Thursday, January 27, 2022

Kazhakstan suffering through a power crisis due to increased cryptocurrency mining

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According to the Financial Times, Kazakhstan is currently experiencing a power crisis as a result of the flood of Chinese bitcoin miners. With China’s complete ban on cryptocurrency mining, several mine owners have opted to relocate their operations to Kazakhstan. According to statistics, the country’s power usage has climbed by around 8% since 2021. Previously, the yearly growth rate of power consumption in the country was barely 1-2 percent.

According to research from the University of Cambridge, Kazakhstan has overtaken the United States as the world’s second-largest cryptocurrency mining region.

The three most major coal-fired power stations in Kazakhstan face an emergency closure owing to excessive electrical pressure in October 2021. According to Coindesk, the country’s Ministry of Energy would limit mines from utilizing moreover 100 megawatts (MW) of electricity within two years, however, this restriction was later lifted for licensed miners.

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The Kazakhstan power grid operator KEGOC has also cautioned that just 50 government-registered cryptocurrency mining would be permitted to produce electricity to assist relieve the problem of power shortages. According to officials in the country, the current strain on the electrical infrastructure is due to a rise in the number of illicit miners. Unregistered illicit mines, according to experts, utilize nearly 1,200 megawatts of power.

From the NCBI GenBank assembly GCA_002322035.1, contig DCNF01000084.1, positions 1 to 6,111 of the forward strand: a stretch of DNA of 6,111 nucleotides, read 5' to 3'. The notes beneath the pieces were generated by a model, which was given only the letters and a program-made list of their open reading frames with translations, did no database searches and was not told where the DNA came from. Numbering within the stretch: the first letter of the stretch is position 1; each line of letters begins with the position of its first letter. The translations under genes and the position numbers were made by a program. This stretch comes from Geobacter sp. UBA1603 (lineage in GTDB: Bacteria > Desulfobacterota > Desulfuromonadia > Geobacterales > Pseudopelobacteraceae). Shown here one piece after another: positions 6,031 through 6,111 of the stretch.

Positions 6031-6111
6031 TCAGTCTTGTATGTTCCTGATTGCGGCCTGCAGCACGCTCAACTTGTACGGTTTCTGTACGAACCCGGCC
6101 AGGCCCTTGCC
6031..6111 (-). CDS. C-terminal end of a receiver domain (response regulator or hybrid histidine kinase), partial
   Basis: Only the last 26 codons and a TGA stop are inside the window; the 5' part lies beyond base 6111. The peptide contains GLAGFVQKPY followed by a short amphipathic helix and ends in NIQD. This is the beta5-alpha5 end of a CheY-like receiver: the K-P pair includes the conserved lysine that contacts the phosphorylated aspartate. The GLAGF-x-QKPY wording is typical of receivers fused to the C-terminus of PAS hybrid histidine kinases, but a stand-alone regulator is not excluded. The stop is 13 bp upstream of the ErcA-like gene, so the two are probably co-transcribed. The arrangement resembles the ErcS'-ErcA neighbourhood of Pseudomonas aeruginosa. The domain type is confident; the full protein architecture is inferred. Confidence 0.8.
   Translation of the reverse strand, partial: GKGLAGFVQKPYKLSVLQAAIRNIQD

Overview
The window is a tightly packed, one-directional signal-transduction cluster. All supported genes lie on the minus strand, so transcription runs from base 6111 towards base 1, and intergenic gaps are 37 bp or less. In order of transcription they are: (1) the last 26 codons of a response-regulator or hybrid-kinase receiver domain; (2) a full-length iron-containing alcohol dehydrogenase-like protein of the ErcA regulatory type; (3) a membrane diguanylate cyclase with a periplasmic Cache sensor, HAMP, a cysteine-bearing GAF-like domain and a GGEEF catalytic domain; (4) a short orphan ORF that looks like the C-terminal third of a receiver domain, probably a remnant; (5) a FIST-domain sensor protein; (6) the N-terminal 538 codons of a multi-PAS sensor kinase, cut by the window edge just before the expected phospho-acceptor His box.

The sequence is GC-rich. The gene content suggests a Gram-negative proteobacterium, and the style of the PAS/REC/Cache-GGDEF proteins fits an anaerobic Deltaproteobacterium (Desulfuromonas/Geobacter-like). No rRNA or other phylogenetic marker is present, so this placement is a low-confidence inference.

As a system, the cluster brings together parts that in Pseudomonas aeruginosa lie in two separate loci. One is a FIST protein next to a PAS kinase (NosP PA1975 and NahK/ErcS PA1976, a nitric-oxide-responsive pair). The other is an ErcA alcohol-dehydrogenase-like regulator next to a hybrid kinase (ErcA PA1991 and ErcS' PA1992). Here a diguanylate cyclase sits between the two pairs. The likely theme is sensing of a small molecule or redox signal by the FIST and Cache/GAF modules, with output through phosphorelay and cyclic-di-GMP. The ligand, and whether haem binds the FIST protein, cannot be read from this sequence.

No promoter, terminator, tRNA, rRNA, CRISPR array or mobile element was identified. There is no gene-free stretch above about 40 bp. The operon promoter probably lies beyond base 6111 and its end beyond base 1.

Kazakhstan will begin charging extra fees to licensed miners in 2022, at a rate of about US$0.0023 (about 1 penny) per kilowatt-hour. In the near term, the country must rely on Russian energy provider Inter RAO for a portion of its electricity to get through the winter.

Iran, like other nations, has limits on cryptocurrency mining. To address power shortages, the nation placed a four-month moratorium on cryptocurrency mining in May. Miners in the United States are relocating to Texas due to reduced power rates and lax restrictions. Experts expect that the mine’s electricity usage will surpass 5000 MW, putting significant strain on the local power supply.

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Avatar of Nivedita Bangari
Nivedita Bangari
I am a software engineer by profession and technology is my love, learning and playing with new technologies is my passion.


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